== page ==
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The Evaluation of Relationship Between Body Mass Index and Nasal Geometry Using Objective and Subjective Methods

Demir, Necdet MD; Sanli, Arif; Demir, Gokhan MD; Erdogan, Banu Atalay; Yilmaz, Huseyin Baki MD; Paksoy, Mustafa

doi: 10.1097/SCS.0000000000001930
Original Articles
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Introduction: It is known that obesity causes obstructive sleep apnea syndrome by increasing upper airway resistance. Also, obese patients are admitted to the ear, nose, and throat clinic very often because of nasal obstruction complaint. The aim of this study is to identify the change and relation among body mass index (BMI), nasal resistance, reduction in nasal ariflow, nasal anatomy, and patients’ subjective complaints.

Material and Method: A total of 67 patients admitted to our clinic between August 2013 and January 2014 were included in the study.

The study group comprised 33 patients who had a chief complaint—nasal obstruction and the other group consisted of 34 patients who had no complaint and nasal pathology. Both the groups were checked with acoustic rhinometry (AR), active anterior rhinomanometer, nasal obstruction symptom evaluation (NOSE), and visual analog study (VAS) questionnaire.

Results: There is a significant statistical correlation between the body mass increase and VAS and NOSE score increase (P < 0.05). But the authors did not find any statistically significant relation between BMI and total inspiratory and expiratory MR and MF measured by anterior active rhinomanometer and left and right nasal cavity MCA, and volume measured by acoustic rhinometery (P > 0.05).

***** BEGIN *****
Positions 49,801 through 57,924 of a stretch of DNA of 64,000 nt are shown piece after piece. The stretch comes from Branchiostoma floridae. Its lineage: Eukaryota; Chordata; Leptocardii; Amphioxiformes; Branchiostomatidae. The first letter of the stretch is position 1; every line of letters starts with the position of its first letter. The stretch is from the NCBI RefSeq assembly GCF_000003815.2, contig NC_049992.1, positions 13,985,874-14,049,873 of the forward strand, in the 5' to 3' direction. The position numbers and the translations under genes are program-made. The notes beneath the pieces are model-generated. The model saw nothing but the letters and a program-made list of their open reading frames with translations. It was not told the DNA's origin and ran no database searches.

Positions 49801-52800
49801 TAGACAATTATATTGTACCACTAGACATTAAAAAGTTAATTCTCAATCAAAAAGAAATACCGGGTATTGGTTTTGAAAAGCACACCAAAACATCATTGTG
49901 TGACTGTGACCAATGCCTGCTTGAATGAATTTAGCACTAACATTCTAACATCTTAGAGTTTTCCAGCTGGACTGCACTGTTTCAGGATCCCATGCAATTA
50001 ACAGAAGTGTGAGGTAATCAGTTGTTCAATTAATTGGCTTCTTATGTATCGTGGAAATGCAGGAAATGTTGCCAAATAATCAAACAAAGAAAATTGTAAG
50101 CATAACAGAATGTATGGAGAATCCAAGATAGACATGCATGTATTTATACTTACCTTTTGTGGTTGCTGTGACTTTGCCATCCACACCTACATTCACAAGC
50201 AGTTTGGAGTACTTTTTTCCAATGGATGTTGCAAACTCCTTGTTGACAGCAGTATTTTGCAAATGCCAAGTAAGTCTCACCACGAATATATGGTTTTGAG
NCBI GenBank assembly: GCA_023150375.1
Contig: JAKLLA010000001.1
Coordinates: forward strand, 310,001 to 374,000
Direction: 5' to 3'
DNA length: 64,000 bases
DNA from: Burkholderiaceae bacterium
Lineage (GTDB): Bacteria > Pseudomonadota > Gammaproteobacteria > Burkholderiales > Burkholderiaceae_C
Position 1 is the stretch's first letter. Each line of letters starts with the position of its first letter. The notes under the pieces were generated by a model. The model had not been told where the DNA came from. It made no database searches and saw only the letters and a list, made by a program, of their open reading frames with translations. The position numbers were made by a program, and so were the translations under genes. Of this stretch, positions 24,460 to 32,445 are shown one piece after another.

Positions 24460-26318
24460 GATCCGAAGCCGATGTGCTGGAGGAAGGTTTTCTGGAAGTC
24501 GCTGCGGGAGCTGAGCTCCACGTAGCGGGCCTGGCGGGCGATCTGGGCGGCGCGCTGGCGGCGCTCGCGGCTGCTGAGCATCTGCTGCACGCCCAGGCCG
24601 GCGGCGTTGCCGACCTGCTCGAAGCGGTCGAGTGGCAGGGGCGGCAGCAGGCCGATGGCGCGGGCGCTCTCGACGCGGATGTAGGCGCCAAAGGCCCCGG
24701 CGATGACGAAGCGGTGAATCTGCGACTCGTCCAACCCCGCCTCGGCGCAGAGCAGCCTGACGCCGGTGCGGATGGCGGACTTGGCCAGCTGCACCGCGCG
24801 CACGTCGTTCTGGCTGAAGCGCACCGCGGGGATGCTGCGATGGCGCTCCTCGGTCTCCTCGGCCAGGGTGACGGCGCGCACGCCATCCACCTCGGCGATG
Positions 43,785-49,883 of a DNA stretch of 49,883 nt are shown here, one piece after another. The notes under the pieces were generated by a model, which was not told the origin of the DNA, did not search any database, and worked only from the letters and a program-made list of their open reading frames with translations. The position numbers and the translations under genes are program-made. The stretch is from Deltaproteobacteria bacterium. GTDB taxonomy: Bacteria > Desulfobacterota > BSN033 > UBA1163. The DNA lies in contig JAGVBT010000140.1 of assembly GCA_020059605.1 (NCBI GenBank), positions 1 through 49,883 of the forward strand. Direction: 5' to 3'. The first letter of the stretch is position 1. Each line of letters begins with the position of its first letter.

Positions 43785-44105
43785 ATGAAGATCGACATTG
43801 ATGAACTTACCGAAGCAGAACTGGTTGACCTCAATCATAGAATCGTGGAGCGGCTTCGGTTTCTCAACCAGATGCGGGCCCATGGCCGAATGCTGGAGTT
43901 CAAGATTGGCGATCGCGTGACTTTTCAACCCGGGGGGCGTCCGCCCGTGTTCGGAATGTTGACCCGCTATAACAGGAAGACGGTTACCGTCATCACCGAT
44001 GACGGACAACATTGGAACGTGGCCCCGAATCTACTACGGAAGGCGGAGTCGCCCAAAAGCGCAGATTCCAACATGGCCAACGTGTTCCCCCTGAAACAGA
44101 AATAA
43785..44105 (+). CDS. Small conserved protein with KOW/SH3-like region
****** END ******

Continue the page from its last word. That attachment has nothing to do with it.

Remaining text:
Conclusions: Contrary to belief, obesity does not change the nasal resistance, airflow, and anatomy but it can cause subjective nasal complaints.

Department of Otolaryngology, Kartal Lutfi Kirdar Education and Research Hospital, Istanbul, Turkey.

Address correspondence and reprint requests to Banu Atalay Erdogan, Kartal Lutfi Kirdar Education and Research Hospital, Otolaryngology Department, 34890 Cevizli-Kartal, Istanbul, Turkey; E-mail: banuatalay81@gmail.com

Received 26 January, 2015

Accepted 21 April, 2015

The authors report no conflicts of interest.

© 2015 by Mutaz B. Habal, MD.